The Book Thief by Markus Zusak, published in 2007, is a New York Times best seller, and among the reviews I’ve read, has received great praise. There are plenty of reviews out there, and if you haven’t already read or reviewed the book yourself, I suggest you read them. My purpose here is not to give a ‘proper’ review of the book; it’s to worry over why I don’t like it much. And I’d love to hear from any of you who have read it; what do you think of it? Do you think it lives up to all the raves?
It is a profound subject, the intersection of life and death, where death becomes an overwhelming presence, not just because it is set in Germany under the Nazi regime, but because Death is the narrator. The central character is a 9-year-old girl, Liesel, who witnesses her younger brother die on a train journey with their mother, who is taking them to hand them over to foster parents. The mother is unable to look after them, for reasons which are unclear, but she disappears from the story, and the implication is that she has been arrested as a suspected Communist.
I won’t try and summarise the plot, which is complex, not to say convoluted. Perhaps the latter is my impression of it because of the narrative style, which is jerky, interrupted by textual devices and flourishes, and by the voice of Death, who, although he/she fades from the narrative often, keeps returning to claim the telling of the story. (I ask myself, how can Death, who, especially at this time of history, had millions of souls to transport, give so much time and attention to one small girl and her story? But I am being too literal. Clearly he/she is omniscient.)
Perhaps the tone, which I often find self-conscious, even coy, and the quirky narration, can be attributed to the fact that this is classified as a young adult novel. That said, I don’t see why a subject which is so rich in meaning, with characters who are driven by desire, cruelty, fear, suspicion, mindless conformity, cowardice, bravery, suffering, tragedy, love, compassion and forgiveness, has to be quirked up. Why can’t we have a straightforward narrative voice that doesn’t try to be clever and surprising? Though there are many moving and striking descriptions and scenes, I kept bumping up against what I can only call lapses of taste, like this one, when the narrative makes a detour to Russia in 1943, when Death goes to collect some whose number has come up, including the son of a family Liesel is friends with:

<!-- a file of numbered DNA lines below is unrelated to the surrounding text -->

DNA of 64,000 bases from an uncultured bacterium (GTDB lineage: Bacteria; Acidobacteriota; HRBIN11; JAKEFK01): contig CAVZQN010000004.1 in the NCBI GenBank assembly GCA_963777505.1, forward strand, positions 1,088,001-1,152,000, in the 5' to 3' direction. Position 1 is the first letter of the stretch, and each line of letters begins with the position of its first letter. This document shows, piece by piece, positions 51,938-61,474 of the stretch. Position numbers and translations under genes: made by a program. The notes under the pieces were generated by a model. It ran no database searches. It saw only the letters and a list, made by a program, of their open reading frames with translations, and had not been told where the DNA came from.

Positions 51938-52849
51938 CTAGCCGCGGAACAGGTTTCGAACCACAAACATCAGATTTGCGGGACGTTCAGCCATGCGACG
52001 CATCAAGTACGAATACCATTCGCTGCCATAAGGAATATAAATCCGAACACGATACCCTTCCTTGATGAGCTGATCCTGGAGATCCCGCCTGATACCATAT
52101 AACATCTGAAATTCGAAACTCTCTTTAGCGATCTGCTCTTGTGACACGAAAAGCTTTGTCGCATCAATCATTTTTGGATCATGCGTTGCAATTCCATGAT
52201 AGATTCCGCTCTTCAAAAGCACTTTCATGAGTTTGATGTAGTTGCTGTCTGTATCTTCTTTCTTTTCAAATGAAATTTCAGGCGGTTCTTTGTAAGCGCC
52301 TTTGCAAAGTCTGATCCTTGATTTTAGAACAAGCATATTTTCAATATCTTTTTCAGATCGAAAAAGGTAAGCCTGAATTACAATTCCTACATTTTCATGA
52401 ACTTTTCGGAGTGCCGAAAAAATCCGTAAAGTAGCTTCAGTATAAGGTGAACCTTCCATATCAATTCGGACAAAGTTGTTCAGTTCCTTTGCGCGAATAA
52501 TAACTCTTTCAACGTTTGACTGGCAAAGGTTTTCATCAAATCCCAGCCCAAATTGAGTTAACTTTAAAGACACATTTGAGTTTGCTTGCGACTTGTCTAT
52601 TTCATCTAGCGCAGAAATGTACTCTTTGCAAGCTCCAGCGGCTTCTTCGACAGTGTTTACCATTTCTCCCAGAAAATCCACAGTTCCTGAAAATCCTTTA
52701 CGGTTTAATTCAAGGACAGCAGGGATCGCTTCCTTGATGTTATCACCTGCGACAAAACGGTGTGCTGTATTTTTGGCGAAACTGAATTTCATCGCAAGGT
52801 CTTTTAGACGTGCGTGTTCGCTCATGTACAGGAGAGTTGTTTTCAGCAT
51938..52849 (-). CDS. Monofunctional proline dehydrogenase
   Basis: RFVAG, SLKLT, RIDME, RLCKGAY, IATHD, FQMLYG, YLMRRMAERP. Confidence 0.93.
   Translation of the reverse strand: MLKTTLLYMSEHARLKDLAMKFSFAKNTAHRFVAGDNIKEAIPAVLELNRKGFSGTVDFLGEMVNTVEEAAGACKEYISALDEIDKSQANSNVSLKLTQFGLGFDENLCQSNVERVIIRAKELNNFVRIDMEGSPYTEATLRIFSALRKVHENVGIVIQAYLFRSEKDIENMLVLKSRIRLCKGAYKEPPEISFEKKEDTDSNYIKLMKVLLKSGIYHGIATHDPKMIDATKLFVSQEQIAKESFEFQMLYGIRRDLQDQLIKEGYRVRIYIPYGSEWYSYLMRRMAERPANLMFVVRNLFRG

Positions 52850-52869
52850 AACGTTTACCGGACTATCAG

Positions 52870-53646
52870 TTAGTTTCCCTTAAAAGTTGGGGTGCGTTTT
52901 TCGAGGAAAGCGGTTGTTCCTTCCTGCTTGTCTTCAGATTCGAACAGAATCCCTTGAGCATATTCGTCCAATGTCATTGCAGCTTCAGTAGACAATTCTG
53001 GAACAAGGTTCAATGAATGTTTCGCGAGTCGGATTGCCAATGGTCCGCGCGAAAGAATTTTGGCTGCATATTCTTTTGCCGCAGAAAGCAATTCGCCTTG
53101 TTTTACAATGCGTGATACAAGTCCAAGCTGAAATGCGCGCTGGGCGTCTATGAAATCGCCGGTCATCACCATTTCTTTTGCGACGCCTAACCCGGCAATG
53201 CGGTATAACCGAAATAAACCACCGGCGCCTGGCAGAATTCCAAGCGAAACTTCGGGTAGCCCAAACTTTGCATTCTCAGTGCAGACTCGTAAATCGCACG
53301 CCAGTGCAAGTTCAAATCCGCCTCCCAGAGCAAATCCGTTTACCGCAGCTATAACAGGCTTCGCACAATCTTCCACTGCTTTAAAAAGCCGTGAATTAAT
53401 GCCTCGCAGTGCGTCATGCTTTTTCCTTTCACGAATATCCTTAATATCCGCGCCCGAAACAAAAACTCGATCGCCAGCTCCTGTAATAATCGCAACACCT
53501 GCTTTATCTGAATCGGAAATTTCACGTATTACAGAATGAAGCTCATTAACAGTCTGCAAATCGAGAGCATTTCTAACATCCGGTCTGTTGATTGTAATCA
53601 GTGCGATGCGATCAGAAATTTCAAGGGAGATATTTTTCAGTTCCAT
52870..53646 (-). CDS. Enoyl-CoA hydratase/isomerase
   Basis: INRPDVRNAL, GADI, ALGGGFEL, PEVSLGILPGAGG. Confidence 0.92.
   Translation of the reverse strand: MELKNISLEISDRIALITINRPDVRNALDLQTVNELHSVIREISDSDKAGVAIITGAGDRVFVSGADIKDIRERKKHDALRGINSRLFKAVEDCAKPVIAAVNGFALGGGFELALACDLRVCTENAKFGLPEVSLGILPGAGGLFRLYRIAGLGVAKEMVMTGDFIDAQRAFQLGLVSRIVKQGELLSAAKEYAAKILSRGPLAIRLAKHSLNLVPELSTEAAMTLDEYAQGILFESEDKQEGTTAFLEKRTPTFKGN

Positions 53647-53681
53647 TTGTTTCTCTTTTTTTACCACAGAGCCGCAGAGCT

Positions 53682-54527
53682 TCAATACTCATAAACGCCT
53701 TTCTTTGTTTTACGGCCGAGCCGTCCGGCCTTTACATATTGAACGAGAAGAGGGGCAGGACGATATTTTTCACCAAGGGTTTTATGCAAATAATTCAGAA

Unfortunately for the young German, I did not take him that afternoon. I stepped over him with the other poor souls in my arms, and made my way back to the Russians.
Back and forth, I travelled
It was no ski trip, I can tell you.
Were I Zusak’s editor, I would have begged him to cut that last line. There are many others.
One of the most irritating parts of the book for me is a section 6 pages long, a tale written by Max, the Jew that Liesel and her foster family are hiding in their basement. He wrote it for Liesel, and her foster mother gives it to her after Max has gone; he left to protect the family from discovery and punishment. The tale is reproduced in tiny print, in a font meant to reproduce hand-written script, with illustrations. To read it comfortably I would need a magnifying glass, and my reading sight is still very good. Perhaps this is one of the reasons that this book is classified as young adult fiction.
I won’t go on. This is a very biased ‘non-review’. I haven’t talked about the many good things in the book. I was just so annoyed that it wouldn’t play straight.